Update: An enclosed crop of a flower from the same test image shows the difference on a 3D object. The flower in front is in the same plane as the test target, within a couple of millimeters.
I was thinking about those Schneider 55/2.8 LS curves showing a sharp drop in MTF at 22 mm. How bad is that?
In my book, a lens having say 50% MTF at 40 lp/mm would be a good lens. On the other hand, a 6 micron pitch sensor would resolve 83 lp/mm. As the lens drops to near zero at 60 lp/mm, something will be lost.
The drop in MTF probably depends on field curvature, there is some residual field curvature which is overcompensated near the edge. So field is wavy.
What I wanted to see was:
1) How much is the defocus?
2) How much sharpness will be lost?
The way I tried to find out I took a series of exposures with a 50 mm lens at 2 meters. I developed the images in Lightroom with no sharpening and measured MTF. I found that a defocus of 7.5 cm at 2 meters drops MTF to values corresponding to the Schneider plots. So the maximum curvature of the focus plane is about 7 cm at 2 meters. I guess it's about the same as the distance from an eye to a nose. Note: These tests were not made with a Schneider lens but with a 50 mm Minolta lens on 24MP APS-C DSLR. MTF-measurements don't care about sensor size, so I would suggest the methodology used is relevant.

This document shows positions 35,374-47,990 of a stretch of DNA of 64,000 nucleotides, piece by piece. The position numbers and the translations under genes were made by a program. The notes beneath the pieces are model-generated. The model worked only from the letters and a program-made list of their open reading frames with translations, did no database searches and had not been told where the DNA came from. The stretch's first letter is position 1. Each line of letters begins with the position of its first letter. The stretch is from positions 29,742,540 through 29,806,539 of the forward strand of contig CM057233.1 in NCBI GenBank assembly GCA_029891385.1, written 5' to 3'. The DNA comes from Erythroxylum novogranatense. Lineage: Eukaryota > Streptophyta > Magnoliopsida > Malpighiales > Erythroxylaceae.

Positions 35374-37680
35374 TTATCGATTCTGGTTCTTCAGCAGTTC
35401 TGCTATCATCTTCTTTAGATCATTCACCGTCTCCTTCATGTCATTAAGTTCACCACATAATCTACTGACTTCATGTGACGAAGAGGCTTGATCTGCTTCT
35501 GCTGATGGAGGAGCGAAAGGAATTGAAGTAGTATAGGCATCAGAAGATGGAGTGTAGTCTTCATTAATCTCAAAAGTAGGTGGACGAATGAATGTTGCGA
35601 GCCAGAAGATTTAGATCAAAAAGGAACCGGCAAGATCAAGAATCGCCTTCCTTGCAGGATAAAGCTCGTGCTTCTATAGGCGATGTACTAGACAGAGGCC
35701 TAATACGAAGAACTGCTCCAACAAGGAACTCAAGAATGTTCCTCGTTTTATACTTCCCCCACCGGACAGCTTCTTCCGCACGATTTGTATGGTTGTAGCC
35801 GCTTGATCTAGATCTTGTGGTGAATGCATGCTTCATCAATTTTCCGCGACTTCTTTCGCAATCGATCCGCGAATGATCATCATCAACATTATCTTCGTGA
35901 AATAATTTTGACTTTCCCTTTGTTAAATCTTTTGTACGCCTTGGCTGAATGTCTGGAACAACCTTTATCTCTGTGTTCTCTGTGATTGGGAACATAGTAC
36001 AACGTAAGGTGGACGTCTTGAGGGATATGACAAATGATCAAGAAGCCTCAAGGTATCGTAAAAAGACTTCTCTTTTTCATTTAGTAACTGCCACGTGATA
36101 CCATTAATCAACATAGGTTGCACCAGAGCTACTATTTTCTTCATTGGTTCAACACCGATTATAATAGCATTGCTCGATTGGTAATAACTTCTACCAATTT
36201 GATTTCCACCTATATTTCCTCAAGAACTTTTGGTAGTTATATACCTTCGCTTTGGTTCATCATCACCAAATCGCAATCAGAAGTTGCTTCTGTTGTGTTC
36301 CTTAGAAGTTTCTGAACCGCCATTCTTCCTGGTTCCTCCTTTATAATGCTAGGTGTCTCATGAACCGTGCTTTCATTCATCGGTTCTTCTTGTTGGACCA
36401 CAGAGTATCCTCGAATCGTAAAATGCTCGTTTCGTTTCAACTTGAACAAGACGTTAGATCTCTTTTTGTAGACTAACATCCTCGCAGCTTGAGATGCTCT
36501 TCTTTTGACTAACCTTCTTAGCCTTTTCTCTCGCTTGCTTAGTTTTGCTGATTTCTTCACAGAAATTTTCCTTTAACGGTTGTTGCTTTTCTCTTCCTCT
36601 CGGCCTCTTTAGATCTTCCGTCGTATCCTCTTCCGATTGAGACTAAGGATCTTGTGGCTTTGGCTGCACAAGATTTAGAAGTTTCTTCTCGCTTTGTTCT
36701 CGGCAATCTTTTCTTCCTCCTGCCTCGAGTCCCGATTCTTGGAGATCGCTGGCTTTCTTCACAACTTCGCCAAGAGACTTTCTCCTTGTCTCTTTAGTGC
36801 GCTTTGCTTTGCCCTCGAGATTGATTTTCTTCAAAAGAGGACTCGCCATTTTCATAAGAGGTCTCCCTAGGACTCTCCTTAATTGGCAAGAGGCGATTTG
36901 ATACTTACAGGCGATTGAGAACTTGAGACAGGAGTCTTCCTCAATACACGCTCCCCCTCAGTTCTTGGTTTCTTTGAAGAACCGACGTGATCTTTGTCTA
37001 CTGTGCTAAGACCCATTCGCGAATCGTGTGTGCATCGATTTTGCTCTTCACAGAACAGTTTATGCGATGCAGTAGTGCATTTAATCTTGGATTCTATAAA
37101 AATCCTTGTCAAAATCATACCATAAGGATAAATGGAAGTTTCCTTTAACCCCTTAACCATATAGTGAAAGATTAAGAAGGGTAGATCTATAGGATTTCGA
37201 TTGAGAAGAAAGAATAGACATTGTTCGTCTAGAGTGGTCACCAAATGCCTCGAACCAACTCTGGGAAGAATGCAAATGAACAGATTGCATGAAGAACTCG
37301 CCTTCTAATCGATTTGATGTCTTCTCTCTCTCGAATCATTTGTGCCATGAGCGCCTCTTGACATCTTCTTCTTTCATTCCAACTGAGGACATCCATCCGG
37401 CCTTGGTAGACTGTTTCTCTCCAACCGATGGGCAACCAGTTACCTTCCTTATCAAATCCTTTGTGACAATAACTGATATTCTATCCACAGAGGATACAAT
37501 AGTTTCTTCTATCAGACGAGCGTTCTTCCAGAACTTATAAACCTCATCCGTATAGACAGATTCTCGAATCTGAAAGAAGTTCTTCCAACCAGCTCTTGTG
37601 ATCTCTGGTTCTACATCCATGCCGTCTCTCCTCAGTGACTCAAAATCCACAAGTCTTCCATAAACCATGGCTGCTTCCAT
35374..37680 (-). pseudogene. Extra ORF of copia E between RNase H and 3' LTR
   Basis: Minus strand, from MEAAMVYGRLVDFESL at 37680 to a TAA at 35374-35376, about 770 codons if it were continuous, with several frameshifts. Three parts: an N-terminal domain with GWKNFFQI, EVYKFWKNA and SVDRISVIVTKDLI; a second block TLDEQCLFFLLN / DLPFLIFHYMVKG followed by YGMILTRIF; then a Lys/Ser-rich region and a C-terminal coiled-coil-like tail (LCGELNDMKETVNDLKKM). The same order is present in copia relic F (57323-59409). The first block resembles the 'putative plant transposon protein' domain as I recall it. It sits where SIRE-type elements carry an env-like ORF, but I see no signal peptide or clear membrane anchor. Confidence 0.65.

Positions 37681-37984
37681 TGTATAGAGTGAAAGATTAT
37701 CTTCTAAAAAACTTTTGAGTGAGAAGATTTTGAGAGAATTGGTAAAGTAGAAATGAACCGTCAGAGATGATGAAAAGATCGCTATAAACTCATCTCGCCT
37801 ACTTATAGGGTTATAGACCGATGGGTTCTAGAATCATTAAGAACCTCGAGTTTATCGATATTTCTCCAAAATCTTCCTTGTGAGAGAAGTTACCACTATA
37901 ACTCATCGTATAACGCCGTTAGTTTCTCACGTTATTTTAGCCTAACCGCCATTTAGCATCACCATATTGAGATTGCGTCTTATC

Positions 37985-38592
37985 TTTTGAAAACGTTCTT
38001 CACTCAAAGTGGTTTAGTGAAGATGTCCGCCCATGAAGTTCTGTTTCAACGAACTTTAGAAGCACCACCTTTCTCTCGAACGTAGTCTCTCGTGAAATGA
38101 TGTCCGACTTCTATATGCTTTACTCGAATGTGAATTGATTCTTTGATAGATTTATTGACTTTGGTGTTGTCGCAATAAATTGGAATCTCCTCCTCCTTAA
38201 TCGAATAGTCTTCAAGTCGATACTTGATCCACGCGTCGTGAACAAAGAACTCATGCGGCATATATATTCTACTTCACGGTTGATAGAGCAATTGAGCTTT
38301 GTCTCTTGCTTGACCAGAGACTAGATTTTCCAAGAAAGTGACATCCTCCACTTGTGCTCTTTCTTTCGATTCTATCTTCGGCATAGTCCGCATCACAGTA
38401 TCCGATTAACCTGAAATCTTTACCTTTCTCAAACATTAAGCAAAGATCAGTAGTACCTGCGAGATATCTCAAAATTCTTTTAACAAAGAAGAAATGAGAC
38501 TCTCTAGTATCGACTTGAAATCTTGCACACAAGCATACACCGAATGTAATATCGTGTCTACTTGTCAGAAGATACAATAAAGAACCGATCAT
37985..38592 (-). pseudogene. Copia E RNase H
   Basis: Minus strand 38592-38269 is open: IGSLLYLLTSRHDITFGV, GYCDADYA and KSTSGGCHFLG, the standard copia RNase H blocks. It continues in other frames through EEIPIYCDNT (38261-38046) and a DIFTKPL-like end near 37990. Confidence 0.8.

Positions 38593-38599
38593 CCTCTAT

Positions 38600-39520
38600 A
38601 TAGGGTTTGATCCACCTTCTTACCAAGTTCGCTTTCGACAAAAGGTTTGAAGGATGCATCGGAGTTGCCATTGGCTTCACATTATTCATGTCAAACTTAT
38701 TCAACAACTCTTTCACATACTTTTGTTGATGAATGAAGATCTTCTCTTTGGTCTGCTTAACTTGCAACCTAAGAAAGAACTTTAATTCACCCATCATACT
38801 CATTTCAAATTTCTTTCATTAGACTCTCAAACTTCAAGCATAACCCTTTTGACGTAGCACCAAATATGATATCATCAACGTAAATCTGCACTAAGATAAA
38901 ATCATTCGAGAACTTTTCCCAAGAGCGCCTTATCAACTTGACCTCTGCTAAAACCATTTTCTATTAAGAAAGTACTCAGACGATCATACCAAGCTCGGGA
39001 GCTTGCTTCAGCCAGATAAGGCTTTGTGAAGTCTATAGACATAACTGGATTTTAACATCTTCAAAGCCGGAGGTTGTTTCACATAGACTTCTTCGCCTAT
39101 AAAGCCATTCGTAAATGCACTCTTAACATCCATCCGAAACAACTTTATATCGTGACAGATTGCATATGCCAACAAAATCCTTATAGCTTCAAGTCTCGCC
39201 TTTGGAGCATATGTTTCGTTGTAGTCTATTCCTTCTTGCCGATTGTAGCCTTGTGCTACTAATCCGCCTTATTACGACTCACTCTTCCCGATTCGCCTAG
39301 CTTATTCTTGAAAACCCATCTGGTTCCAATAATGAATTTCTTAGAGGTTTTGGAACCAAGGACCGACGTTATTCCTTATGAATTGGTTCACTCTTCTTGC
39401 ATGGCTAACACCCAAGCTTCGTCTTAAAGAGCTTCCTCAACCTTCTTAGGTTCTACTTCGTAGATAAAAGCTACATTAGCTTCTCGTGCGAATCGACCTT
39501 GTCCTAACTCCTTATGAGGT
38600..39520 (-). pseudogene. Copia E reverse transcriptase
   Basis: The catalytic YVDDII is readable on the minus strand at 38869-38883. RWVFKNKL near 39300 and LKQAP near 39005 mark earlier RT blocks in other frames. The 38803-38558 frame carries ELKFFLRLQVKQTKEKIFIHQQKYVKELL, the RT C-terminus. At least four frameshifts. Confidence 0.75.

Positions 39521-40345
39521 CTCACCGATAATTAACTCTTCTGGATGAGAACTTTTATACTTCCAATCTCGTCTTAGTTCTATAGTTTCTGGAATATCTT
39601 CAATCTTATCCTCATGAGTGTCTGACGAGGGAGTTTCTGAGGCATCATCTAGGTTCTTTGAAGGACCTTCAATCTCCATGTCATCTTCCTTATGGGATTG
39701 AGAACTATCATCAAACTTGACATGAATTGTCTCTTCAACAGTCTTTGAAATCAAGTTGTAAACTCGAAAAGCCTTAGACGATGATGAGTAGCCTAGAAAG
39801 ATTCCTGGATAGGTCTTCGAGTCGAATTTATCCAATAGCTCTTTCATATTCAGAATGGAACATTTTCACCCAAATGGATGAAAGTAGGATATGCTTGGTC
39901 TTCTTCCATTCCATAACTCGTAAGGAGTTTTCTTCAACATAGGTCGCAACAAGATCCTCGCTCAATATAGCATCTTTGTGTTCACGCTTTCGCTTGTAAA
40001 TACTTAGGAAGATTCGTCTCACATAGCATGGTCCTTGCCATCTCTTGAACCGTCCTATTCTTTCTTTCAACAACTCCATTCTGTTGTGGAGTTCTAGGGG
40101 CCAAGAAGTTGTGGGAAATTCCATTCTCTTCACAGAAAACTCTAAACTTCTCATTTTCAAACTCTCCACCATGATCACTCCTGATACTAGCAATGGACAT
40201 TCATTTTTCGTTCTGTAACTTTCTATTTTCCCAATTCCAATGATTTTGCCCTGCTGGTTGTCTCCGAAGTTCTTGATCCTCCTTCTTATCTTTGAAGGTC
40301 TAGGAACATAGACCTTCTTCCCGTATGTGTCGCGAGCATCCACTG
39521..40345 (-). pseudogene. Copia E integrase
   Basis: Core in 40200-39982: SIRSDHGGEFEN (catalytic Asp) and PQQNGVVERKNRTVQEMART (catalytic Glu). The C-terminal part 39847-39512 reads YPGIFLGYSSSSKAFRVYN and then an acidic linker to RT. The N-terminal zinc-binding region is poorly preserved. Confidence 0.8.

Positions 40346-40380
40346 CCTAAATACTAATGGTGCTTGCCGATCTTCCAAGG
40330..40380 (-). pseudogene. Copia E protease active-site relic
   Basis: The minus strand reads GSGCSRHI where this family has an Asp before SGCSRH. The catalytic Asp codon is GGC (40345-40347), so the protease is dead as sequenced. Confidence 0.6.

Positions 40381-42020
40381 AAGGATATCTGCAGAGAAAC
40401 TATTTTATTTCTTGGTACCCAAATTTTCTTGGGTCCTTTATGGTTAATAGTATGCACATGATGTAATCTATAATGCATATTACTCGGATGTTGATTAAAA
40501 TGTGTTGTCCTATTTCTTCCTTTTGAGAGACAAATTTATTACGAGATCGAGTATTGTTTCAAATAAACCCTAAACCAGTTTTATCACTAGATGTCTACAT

The MTF curves are shown below:
The curves are MTF data measured by Imatest. I also added the approximate MTF data from the Schneider plots at 15, 30 and 60 lp/mm on axis and at the minimum MTF position.
The images were shot with a 3.9 micron pitch camera but downscaled to correspond to 6 micron pitch, that would be reasonably close to P65+ and IQ180.
The unsharpened images are like this:
For actual pixel view check this link: http://echophoto.dnsalias.net/ekr/Images/Schneider55/no_sharpening.png
I also sharpened the image using 1, 160, 1 in Photoshop and got the following image pair:
For actual pixel view check this link: http://echophoto.dnsalias.net/ekr/Images/Schneider55/Sharpened_1_160_1.png
The focus error is about 60 microns in the focal plane.
My conclusion? The loss of sharpness is clearly visible, but probably not catastrophic. If critical detail is placed in that area, refocusing may help. Stopping down reduces the problem.
My experiment also illustrates that the problem could pass undetected. There is some loss of image detail but I guess it would be hard to see if we didn't have a slightly sharper crop to compare with. Sharpening increases apparent edge contrast but the values used here are in my view a bit to heavy.